Isaac:  If I tried to do that, it would make it look too strange.
Dad:  She must have had to practice a lot.
Gracie:  What if she didn't?  What if she gets everything perfect on her very first try.
Dad:  I bet she'd tell you she doesn't get things perfect every time.  I bet she makes lots of mistakes.
Gracie:  But she has to be able to make perfect pictures.  Because these ones are perfect.
Dad:  But do you think she had to train in order to get that way?
Gracie:  I think she was always perfect at making pictures.
Isaac:  No, no, no, no, no, no.  Train.  She trained.
Dad:  This book is full of poems about moms.  Did anyone have a favorite one?
Gracie:  Chocolate!
Dad:  That one was called "Flavors" by Arnold Adoff.
Lily:  Read it again, please...
Dad:  "Mama is chocolate: you must be swirls of dark fudge, and ripples through your cocoa curls; chips and flips of sprinkles on your summer face."
Gracie:  Read it ten more times.
Dad:  Why is that one your favorite?  Out of all these poems, this one is the most abstract.
Gracie:  Because it's about chocolate.  See, my mouth is watering.
Lily:  I'm hungry.
Dad:  What if it didn't mention food.  What if it would have compared the mom to something else equally pleasant... like a butterfly.  Would you have liked it still?
Gracie:  I would have still liked it.  I don't know why I like it.  It just sounds nice.
Dad:  So what does it mean "Mama is Chocolate"?
Isaac:  It's comparing the mom to something the kid also really likes.  Or... maybe the mom is a chocolate maker so she is gooey and sticky.
Dad:  Do any of these poems remind you of your Mom?
Lily:  She tucks me in at night.  And takes care of me when I'm sick.
Dad:  Why does she do such things?
Lily:  Because she loooves me.
Gracie:  One poem reminds me of me.  It's the one where that girl is like, "We're having WHAT for dinner?"
Dad:  "Dinner and Dessert" by John Micklos.
Lily:  That girl looks like Gracie.  I think Mrs Lori copied you.  It is you.
Gracie:  Because I'm picky.  Picky-wicky.
Dad:  Does Mom make you eat anyway?
Gracie:  Yes.  Because she looooooves me.
Lily:  She wants you to be healthy.  And have strong bones.  So she makes you drink milk because she looooooves you...
Gracie:  I love Mom, even though I don't eat dinner.
Lily:  Once I ate dinner without complaining.
Dad:  How about the poem with the mom who saves things?  What does your Mom do with the special things you make for her?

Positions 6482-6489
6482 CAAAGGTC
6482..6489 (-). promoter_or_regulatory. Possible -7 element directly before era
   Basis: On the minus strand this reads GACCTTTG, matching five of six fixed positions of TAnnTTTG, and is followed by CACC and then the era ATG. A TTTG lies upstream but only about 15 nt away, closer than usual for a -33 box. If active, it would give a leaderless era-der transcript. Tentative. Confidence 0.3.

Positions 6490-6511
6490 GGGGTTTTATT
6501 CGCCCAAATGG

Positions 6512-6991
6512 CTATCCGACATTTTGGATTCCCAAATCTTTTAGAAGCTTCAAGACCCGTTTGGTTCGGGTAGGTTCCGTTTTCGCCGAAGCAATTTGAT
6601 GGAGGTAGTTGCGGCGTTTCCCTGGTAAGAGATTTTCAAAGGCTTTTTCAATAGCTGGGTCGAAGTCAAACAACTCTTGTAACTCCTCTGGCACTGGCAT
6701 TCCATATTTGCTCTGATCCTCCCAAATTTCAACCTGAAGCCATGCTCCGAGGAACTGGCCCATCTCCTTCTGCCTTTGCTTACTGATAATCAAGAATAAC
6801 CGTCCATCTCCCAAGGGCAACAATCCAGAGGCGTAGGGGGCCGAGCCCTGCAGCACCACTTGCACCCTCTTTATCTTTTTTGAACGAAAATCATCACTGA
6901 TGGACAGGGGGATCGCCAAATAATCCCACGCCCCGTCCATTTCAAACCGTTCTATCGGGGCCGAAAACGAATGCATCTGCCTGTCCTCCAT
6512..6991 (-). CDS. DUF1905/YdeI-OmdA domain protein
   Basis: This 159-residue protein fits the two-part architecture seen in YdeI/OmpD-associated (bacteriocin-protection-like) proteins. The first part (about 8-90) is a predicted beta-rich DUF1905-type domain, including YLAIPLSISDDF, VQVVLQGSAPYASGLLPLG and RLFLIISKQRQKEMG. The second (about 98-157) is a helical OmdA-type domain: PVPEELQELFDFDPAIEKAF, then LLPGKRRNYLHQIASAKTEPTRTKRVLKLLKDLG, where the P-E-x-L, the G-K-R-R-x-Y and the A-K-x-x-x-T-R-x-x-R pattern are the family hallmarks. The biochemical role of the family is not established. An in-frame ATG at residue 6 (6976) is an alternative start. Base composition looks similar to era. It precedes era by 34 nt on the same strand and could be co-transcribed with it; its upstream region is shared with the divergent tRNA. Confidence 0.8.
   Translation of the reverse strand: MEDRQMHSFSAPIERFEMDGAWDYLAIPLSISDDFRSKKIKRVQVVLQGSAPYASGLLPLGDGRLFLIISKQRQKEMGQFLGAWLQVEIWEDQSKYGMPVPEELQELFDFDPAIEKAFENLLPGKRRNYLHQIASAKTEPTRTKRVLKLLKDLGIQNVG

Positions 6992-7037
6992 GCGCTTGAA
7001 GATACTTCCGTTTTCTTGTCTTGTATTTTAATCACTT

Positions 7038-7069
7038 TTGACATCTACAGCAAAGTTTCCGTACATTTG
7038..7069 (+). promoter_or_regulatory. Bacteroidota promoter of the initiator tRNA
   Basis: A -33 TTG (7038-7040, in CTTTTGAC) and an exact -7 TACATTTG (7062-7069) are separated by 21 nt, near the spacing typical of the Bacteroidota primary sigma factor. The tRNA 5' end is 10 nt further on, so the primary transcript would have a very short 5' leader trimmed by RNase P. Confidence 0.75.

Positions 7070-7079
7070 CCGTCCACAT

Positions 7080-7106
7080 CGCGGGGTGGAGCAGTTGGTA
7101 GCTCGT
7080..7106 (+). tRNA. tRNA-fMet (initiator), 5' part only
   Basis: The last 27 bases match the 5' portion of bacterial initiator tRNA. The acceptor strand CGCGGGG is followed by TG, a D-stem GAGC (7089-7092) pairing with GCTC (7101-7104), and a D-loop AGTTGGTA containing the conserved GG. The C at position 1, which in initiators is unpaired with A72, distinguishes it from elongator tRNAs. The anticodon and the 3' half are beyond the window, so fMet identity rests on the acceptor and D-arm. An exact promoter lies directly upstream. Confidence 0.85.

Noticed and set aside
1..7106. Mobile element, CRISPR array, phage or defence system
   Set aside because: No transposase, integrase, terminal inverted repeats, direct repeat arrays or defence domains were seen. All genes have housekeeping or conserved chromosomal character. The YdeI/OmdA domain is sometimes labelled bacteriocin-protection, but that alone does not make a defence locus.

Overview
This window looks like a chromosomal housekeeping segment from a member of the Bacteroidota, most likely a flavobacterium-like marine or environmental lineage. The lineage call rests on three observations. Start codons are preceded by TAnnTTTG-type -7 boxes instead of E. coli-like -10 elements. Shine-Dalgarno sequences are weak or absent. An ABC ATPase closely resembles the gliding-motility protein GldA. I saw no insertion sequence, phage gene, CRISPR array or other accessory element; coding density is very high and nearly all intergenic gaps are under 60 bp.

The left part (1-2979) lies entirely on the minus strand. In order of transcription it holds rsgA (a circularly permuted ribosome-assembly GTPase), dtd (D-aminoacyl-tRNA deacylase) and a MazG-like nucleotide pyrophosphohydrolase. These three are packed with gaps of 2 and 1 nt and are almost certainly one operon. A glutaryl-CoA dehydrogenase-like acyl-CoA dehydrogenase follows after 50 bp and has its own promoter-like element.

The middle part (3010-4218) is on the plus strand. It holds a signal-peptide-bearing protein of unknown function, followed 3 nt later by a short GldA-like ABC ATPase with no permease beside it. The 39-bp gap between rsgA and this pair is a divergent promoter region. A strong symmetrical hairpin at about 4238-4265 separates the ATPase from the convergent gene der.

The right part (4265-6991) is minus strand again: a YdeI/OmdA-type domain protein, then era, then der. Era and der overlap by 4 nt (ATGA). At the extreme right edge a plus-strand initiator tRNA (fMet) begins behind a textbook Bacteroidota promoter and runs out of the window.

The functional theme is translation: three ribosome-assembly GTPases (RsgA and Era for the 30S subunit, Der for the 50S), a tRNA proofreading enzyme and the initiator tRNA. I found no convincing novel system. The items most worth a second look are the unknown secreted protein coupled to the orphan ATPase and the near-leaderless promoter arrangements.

Lily:  She keeps them in her room.  Forever!
Isaac:  800 pictures.
Lily:  She saves them because she looooooves me.
Gracie:  I know why in one poem the mother takes her daughter out for a drive...
Dad:  Why.
All the kids:  Because she looooves her...
Dad:  Why does Mom do everything she does?
Kids:  ...because she looooooves us.
Gracie:  Motherhood is love.
Dad:  Is that nice to have a book all about mothers?
Isaac:  Mothers deserve to have their own book.  Because they do so much for us.
Gracie:  I'm going to write a whole book about our Mom.
Lily:  She is nice.  She is pretty.
Gracie:  She's a hottie.  That's what Dad says.
Isaac:  She makes dinner.
Gracie:  And she cleans the house for us.
Lily:  She takes care of us when we are sick, and she tucks us in at night, and she reads us books sometimes, and she helps us do school, and once when we were cold she gave us hot cocoa.
Gracie:  I know why she did it.  Because she looooooves us...
Lily:  She's glad she had a "Lily" because she likes me.
Gracie:  She keeps us home for homeschool, and we don't have to be away from her.  I am glad about that.
Lily:  And sometimes she lets me put on my sparkle lipstick which is pink, blue, and purple.  She loves us!  Woohoo!
Isaac:  Thanks for being our mom!
Gracie:  Thank-you for giving birth to me.
Dad:  Yep - I was there.  She did it.
Lily:  I love you Mama!  And I have something else... you are a hottie, Mama!  And I love you double around the world one hundred and fifty-two hundred times.

"Mommy Poems" compiled by: John Micklos Jr
Illustrator: Lori McElrath-Eslick
Published, 2001: Boyds Mills Press
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Here are poems and pictures for the Mom in our house!
Crunches and munches
of good things to eat
Mommy puts them on my plate
sometimes with a treat

- by Lily

When I look at her face
I see chocolate brown eyes